The NF-kappaB inhibitor curcumin blocks sepsis-induced muscle proteolysis.

Poylin V, Fareed MU, O'Neal P, Alamdari N, Reilly N, Menconi M, Hasselgren PO - Mediators Inflamm. (2008)

Treatment of septic rats with curcumin inhibits NF-κB/p65 activity in the extensor digitorum longus muscle. Curcumin (600 mg/kg) or vehicle (control) was administered intraperitoneally 1 hour before CLP or sham-operation and muscles were harvested 4 hours later. Muscles from septic rats were used for determination of (a) p65 activity and (b) p-p65 levels in the nuclear fraction. (c) Muscles from sham-operated rats were used for measurement of p65 activity. Muscles from 2–3 rats were pooled for each measurement. Results are means ± SEM with n = 4 for each group and are expressed as % of control. *P < .05 versus control by Student’s t-test.
© Copyright Policy - open-access
Related In: Results  -  Collection

Show All Figures
getmorefigures.php?uid=PMC2279164&req=5

fig4: Treatment of septic rats with curcumin inhibits NF-κB/p65 activity in the extensor digitorum longus muscle. Curcumin (600 mg/kg) or vehicle (control) was administered intraperitoneally 1 hour before CLP or sham-operation and muscles were harvested 4 hours later. Muscles from septic rats were used for determination of (a) p65 activity and (b) p-p65 levels in the nuclear fraction. (c) Muscles from sham-operated rats were used for measurement of p65 activity. Muscles from 2–3 rats were pooled for each measurement. Results are means ± SEM with n = 4 for each group and are expressed as % of control. *P < .05 versus control by Student’s t-test.
Mentions: One of the mechanisms by which curcumin has been reported to exert anti-inflammatory and protective effects is inhibition of NF-κB activity [20, 21]. We reported previously that NF-κB DNA binding activity in skeletal muscle was increased after CLP in rats and that this effect of sepsis was particularly pronounced during the early phase of sepsis (4 hours after CLP) [14]. Here, we examined the effect of curcumin (600 mg/kg administered 1 hour before CLP) on NF-κB activity in muscle 4 hours after CLP and found that NF-κB activity, determined as p65 activity in the nuclear fraction, was reduced by approximately 30% in septic rats treated with curcumin (Figure 4(a)). The inhibitory effect on NF-κBactivity was further illustrated by reduced nuclear levels of phosphorylated p65 in curcumin-treated septic rats (Figure 4(b)). Previous studies providedevidence that phosphorylation of Ser 536 was associated with activation of p65 in endotoxemia [37]. In contrast, curcumin treatment of sham-operated rats did not significantly influence nuclear p65 activity (Figure 4(c)).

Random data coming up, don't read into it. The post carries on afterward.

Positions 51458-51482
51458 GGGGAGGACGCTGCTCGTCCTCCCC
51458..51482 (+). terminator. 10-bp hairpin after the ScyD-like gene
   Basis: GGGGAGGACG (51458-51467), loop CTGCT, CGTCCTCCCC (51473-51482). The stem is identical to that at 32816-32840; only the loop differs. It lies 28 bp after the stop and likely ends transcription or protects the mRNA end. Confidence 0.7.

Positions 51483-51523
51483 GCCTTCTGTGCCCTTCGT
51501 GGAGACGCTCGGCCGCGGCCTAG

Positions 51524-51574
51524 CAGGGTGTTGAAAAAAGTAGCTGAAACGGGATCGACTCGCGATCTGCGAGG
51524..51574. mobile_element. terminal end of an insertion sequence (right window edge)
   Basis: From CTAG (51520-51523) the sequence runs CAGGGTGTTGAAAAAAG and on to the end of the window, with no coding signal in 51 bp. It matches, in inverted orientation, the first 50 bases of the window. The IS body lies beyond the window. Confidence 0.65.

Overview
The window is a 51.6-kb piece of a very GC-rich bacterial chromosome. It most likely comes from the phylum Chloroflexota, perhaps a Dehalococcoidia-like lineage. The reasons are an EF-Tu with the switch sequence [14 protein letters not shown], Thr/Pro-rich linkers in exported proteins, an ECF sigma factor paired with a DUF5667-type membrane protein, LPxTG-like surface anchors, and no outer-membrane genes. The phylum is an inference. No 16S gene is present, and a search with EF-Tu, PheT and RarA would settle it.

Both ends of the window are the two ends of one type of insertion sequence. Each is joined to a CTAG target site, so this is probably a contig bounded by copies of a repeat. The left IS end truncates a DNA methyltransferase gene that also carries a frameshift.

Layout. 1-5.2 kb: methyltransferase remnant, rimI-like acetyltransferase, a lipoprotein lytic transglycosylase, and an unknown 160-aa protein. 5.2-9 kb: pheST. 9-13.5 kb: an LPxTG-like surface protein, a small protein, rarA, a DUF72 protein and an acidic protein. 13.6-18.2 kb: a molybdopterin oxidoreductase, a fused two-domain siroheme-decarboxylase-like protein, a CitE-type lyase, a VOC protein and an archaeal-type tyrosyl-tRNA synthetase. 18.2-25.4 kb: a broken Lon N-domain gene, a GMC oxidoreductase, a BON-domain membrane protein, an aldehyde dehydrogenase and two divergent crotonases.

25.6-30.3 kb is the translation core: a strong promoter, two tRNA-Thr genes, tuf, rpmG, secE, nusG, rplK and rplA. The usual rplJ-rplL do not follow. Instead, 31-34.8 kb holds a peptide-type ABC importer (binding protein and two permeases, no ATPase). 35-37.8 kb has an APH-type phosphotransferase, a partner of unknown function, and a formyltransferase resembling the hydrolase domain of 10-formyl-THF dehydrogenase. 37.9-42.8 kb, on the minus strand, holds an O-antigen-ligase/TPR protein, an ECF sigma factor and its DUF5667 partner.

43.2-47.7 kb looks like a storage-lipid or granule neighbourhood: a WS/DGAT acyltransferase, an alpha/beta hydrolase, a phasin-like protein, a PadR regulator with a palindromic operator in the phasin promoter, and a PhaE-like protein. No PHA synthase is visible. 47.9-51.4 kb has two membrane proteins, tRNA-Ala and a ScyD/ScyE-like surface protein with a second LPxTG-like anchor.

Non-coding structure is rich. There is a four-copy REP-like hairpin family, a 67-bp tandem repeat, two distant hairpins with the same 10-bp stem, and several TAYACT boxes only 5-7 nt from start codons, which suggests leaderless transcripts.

Bottom Line: Protein breakdown rates were measured as release of tyrosine from incubated extensor digitorum longus muscles.Surprisingly, the upregulated expression of the ubiquitin ligases atrogin-1 and MuRF1 was not influenced by curcumin.When muscles from septic rats were treated with curcumin in vitro, proteasome-, calpain-, and cathepsin L-dependent protein breakdown rates were reduced, and nuclear NF-kappaB/p65 expression and activity as well as levels of phosphorylated (activated) p38 were decreased.

View Article: PubMed Central - PubMed

Affiliation: Department of Surgery, Beth Israel Deaconess Medical Center, Harvard Medical School, Boston, MA 02215, USA.

ABSTRACT
We tested the hypothesis that treatment of rats with curcumin prevents sepsis-induced muscle protein degradation. In addition, we determined the influence of curcumin on different proteolytic pathways that are activated in septic muscle (i.e., ubiquitin-proteasome-, calpain-, and cathepsin L-dependent proteolysis) and examined the role of NF-kappaB and p38/MAP kinase inactivation in curcumin-induced inhibition of muscle protein breakdown. Rats were made septic by cecal ligation and puncture or were sham-operated. Groups of rats were treated with three intraperitoneal doses (600 mg/kg) of curcumin or corresponding volumes of solvent. Protein breakdown rates were measured as release of tyrosine from incubated extensor digitorum longus muscles. Treatment with curcumin prevented sepsis-induced increase in muscle protein breakdown. Surprisingly, the upregulated expression of the ubiquitin ligases atrogin-1 and MuRF1 was not influenced by curcumin. When muscles from septic rats were treated with curcumin in vitro, proteasome-, calpain-, and cathepsin L-dependent protein breakdown rates were reduced, and nuclear NF-kappaB/p65 expression and activity as well as levels of phosphorylated (activated) p38 were decreased. Results suggest that sepsis-induced muscle proteolysis can be blocked by curcumin and that this effect may, at least in part, be caused by inhibited NF-kappaB and p38 activities. The results also suggest that there is not an absolute correlation between changes in muscle protein breakdown rates and changes in atrogin-1 and MuRF1 expression during treatment of muscle wasting.

Show MeSH
Related in: MedlinePlus